Neurological diseases need to be addressed as soon as possible. In many cases the longer the disease goes untreated, the risk of death increases significantly. Symptoms that occur with these diseases have multiple signs of a disorder, only in rare instances has only one symptom at the time of diagnosis. Taking the horse’s history and breed into account can also be very helpful when beginning to diagnose.
What is EPM in a horse?
EPM or equine protozoal myeloencephalitis is a neurologic disease that horses get from eating infected opossum feces. Keep your horses healthy by storing grain in sealed bins and controlling opossum populations around your barn.
Symptoms include incoordination, loss of balance, loss of muscle mass, and decreased sensitivity to pain. Horses may show signs of depression, fatigue, and excessive sweating. They may also have a fever and be inappetent. Treatment involves supportive care, such as fluid therapy, IV fluids, and rest. Horses with EPM may require long-term care. Whereas most neurologic diseases in horses are not contagious to humans, EPM can be transmitted to humans through contaminated water or by handling an ill horse.
How quickly does EPM progress?
The onset of EPM is usually gradual, and if treatment is initiated early enough, signs may be minimal and difficult to detect. In horses with EPM, the clinical signs are mainly the result of inflammation and edema of the cerebellum and brainstem. Some of the clinical signs seen with EPM are similar to those seen with other types of central nervous system (CNS) disease, including paresis, paralysis, ataxia, recumbency, head pressing, circling, staggering, opisthotonos, and seizures. If not treated properly, these signs can become severe or even fatal. Affected horses should be isolated from other horses and from possible vectors, such as flies. Isolation includes a separate box stall, separate pen from other horses, separate pasture, and, in some cases, separate building. The isolation period is usually 2-3 weeks, but it may take longer, depending on the severity of clinical signs.
Can a horse recover from EPM without treatment?
Yes, some do. Most affected horses require long-term treatment (a minimum of six months) with steroids and/or antibiotics to control the inflammation. A Horse that recovers from EPM can return to its intended use.
An equine protozoal myeloencephalitis (EPM) survivor will likely need additional veterinary care and rehabilitation after the disease is treated. A horse with EPM will be at increased risk for laminitis, which can be fatal.
Can worms cause neurological problems in horses?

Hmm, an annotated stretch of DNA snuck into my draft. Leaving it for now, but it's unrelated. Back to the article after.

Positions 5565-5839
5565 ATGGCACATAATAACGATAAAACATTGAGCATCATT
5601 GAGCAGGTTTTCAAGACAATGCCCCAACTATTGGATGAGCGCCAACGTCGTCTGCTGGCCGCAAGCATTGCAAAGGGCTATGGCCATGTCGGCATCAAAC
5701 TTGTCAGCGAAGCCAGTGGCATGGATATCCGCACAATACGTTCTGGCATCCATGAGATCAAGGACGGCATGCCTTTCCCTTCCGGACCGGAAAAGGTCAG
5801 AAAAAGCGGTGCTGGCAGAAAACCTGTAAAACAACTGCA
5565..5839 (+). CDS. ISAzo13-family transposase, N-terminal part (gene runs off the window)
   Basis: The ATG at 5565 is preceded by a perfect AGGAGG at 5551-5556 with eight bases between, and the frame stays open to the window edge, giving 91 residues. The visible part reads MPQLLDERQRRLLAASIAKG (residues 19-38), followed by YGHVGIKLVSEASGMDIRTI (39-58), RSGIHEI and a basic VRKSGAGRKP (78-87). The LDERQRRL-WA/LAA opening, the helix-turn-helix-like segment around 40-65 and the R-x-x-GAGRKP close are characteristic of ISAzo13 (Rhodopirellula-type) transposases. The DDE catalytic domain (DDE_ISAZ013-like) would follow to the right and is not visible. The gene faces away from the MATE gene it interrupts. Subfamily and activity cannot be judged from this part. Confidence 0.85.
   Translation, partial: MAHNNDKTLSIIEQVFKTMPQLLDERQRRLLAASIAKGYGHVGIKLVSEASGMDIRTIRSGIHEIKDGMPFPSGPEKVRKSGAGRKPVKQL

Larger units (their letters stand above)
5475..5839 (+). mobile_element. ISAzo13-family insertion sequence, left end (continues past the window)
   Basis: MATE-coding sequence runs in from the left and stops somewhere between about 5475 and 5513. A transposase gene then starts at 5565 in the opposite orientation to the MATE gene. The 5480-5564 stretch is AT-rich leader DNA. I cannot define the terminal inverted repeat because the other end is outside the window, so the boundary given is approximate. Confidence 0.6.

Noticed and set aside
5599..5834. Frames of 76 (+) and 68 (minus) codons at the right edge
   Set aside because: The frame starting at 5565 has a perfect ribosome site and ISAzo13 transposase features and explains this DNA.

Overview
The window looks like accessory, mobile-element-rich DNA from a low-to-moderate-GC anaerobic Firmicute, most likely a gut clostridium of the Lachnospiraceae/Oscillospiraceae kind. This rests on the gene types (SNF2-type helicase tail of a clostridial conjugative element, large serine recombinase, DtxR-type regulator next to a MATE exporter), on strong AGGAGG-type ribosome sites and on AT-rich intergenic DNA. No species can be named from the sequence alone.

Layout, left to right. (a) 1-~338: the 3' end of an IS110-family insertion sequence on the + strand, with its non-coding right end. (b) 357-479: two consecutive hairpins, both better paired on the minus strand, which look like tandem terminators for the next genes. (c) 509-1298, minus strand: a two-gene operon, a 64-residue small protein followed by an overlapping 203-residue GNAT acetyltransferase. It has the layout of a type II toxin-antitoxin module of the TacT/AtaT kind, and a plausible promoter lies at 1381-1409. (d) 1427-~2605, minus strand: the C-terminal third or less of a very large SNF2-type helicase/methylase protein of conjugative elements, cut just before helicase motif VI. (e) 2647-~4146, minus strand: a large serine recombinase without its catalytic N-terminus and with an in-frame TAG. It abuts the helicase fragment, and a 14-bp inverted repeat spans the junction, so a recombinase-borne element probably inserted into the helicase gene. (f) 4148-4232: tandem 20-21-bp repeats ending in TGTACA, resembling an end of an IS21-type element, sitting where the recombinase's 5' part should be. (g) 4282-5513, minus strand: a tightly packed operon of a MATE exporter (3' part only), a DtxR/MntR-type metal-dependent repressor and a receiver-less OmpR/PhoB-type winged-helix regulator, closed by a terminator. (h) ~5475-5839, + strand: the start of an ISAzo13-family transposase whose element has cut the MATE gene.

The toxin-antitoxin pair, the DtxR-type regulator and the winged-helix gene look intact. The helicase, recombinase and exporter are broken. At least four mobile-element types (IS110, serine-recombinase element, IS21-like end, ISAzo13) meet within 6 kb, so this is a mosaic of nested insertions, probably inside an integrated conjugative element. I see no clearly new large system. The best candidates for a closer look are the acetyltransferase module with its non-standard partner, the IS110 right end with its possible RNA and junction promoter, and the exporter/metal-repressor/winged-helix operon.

Absolutely! There have been many reported cases of neurologic problems associated with Setaria digitata infection in horses. The parasite can also affect the brain and spinal cord, causing severe inflammation and damage to nerve cells.
In horses, the most common signs of Setaria digitata infection are lameness, drooping ears, head shaking, and loss of coordination. Other signs include depression, weight loss, fever, and muscle tremors. The parasite is usually diagnosed by observing the larvae in the feces. A veterinarian can identify the presence of the parasite by performing a fecal examination.
What is the most common neurological condition in horses?
Certainly, cervical vertebral stenotic myelopathy (CSM) is the most prevalent. What is CSM? It is a disease that affects the spinal cord and nerve roots at the base of the neck. The condition is caused by compression of the spinal cord by the bony vertebrae of the neck. Symptoms include loss of coordination, stiffness, muscle weakness, and difficulty walking. How does CSM affect a horse? When the spinal cord becomes compressed, it may not have enough room to carry information to and from the brain. The horse can no longer walk properly and may fall down. CSM is the most common cause of paralysis in horses. Horses with CSM are usually given pain medication and rest. Sometimes, they are given corticosteroids.
Michael Dehaan is a passionate horse owner, horse rider, and lover of all things equine. He has been around horses since he was a child, and has grown to become an expert in the field. He has owned and ridden a variety of horses of different breeds, and has trained many to compete in shows and competitions. He is an experienced horseman, having worked with and competed many horses, including his own. He is an active member of the equestrian community, participating in events and teaching riding lessons.